USPS Lists 20 Cities Postal Workers Most Likely to Be Attacked by Dogs After 6,755 Incidents in 2016

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The battle between dogs and postal workers has dated back so far that it has become a cliché. But, in 2016, research from the U.S. Postal Service shows that the problem persists. even after years of consumer education. The USPS highlighted the problem by issuing a list of the 20 cities where postal workers are most likely to be attacked by dogs.

In 2016, the number reached 6,755, up by 200 from 2015. Among the reasons the USPS released the list is to promote consumer awareness and safety rules. USPS Safety Director Linda DeCarlo in Los Angeles, where postal employees suffered 80 attacks — more than any other city in 2016 — said:

Even good dogs have bad day. Dog bite prevention training and continuing education are important to keep pet owners, pets and those who visit homes — like letter carriers — happy and healthy.

After Los Angeles, the worst cities for postal worker dog bite in 2016 were Houston, Cleveland and San Diego.

The USPS has added prevention measures of its own to protect employees. Among them are tools that let carriers know which homes have dogs. The system can even tell a carrier when a dog has gotten loose, and, therefore, could pose a threat.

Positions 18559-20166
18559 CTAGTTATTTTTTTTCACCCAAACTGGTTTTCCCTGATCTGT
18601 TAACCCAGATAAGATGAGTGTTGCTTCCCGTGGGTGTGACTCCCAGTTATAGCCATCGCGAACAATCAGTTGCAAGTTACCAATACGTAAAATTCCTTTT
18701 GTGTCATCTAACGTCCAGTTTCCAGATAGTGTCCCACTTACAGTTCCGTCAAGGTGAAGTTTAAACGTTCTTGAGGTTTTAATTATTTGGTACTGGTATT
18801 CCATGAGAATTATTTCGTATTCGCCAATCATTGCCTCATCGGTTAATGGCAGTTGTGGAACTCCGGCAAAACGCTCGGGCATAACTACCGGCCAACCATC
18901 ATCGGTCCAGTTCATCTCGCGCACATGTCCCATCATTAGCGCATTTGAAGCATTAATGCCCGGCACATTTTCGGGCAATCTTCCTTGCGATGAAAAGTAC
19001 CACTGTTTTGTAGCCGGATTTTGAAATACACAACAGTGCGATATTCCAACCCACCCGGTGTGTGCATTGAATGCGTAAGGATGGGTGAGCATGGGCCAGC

Among the measures the USPS suggests be taken:

  • If a letter carrier delivers mail or packages to your front door, place your dog in a separate room and close that door before opening the front door. Dogs have been known to burst through screen doors or plate-glass windows to attack visitors. Dog owners should keep the family pet secured.
  • Parents should remind their children and other family members not to take mail directly from letter carriers in the presence of the family pet, as the dog may view the letter carrier handing mail to a family member as a threatening gesture.
  • The Postal Service places the safety of its employees as a top priority. If a letter carrier feels threatened by a dog, or if a dog is loose or unleashed, the owner may be asked to pick up mail at a Post Office until the letter carrier is assured the pet has been restrained. If the dog is roaming the neighborhood, the pet owner’s neighbors also may be asked to pick up their mail at the area’s Post Office.

The USPS’s 2016 Dog Attack Rankings by City: